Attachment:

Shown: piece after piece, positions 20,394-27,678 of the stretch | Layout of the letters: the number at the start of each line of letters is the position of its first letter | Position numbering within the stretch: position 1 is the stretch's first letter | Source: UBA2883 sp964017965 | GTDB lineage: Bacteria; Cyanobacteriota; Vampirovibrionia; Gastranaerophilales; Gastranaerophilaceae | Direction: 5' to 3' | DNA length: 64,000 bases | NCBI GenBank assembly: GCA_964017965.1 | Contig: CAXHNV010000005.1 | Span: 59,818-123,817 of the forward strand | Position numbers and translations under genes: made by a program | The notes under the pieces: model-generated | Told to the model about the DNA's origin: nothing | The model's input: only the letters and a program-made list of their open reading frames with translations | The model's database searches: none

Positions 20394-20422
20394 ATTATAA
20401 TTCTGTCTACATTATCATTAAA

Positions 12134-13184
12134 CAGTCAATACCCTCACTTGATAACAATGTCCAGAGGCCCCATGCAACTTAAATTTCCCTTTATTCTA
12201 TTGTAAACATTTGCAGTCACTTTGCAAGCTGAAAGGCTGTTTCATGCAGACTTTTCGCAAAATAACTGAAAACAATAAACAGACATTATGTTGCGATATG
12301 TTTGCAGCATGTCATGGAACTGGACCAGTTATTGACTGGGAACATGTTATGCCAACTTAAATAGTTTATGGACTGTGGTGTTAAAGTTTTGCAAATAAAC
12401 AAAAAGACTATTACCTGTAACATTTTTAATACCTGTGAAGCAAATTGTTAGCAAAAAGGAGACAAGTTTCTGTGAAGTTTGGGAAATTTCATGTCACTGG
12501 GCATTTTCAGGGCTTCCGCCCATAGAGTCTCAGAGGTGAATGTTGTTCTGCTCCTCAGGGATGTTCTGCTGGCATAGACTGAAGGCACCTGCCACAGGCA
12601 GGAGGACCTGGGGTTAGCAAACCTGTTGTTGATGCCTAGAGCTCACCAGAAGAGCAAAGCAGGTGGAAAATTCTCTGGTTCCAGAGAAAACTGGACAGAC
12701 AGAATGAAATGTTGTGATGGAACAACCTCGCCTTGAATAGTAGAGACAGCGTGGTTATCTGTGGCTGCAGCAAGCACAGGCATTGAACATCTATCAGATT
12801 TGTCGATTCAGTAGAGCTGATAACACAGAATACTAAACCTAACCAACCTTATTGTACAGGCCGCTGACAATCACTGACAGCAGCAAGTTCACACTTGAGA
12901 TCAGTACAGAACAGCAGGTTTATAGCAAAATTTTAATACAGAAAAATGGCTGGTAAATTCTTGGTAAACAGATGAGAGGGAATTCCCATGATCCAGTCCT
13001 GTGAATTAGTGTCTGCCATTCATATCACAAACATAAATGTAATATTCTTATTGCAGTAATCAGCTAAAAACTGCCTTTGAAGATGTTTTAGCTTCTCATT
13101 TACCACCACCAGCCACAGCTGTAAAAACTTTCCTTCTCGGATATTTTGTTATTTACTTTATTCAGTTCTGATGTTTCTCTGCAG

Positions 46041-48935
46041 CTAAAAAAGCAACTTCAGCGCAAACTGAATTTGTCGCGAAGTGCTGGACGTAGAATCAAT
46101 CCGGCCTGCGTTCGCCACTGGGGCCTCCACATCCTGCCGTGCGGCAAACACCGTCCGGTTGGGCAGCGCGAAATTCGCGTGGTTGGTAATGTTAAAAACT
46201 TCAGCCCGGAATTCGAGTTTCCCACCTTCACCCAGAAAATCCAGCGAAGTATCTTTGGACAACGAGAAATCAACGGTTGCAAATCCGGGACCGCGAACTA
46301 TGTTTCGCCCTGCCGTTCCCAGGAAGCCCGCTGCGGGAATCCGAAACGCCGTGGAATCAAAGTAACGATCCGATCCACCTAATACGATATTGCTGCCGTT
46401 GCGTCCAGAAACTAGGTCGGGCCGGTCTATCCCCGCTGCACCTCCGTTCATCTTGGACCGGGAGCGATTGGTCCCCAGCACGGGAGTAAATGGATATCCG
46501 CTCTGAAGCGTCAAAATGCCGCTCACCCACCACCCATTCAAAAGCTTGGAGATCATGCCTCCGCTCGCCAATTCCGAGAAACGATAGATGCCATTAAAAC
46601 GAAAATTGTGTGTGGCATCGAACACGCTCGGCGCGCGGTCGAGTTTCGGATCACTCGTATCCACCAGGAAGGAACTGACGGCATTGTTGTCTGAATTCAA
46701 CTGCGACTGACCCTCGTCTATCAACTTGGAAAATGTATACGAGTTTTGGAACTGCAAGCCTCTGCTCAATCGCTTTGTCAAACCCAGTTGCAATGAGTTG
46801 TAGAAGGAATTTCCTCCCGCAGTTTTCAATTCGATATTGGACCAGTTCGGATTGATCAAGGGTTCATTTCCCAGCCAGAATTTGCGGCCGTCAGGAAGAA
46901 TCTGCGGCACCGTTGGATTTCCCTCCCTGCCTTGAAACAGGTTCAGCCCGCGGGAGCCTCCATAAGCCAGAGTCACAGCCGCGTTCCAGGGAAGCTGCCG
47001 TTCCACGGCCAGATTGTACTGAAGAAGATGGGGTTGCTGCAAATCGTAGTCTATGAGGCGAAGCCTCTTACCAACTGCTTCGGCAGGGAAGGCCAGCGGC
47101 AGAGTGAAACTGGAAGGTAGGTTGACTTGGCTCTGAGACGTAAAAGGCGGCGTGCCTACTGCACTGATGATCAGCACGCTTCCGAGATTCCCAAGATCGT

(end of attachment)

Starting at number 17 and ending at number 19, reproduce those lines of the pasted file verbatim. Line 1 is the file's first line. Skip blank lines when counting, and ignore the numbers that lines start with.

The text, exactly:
Positions 46041-48935
46041 CTAAAAAAGCAACTTCAGCGCAAACTGAATTTGTCGCGAAGTGCTGGACGTAGAATCAAT
46101 CCGGCCTGCGTTCGCCACTGGGGCCTCCACATCCTGCCGTGCGGCAAACACCGTCCGGTTGGGCAGCGCGAAATTCGCGTGGTTGGTAATGTTAAAAACT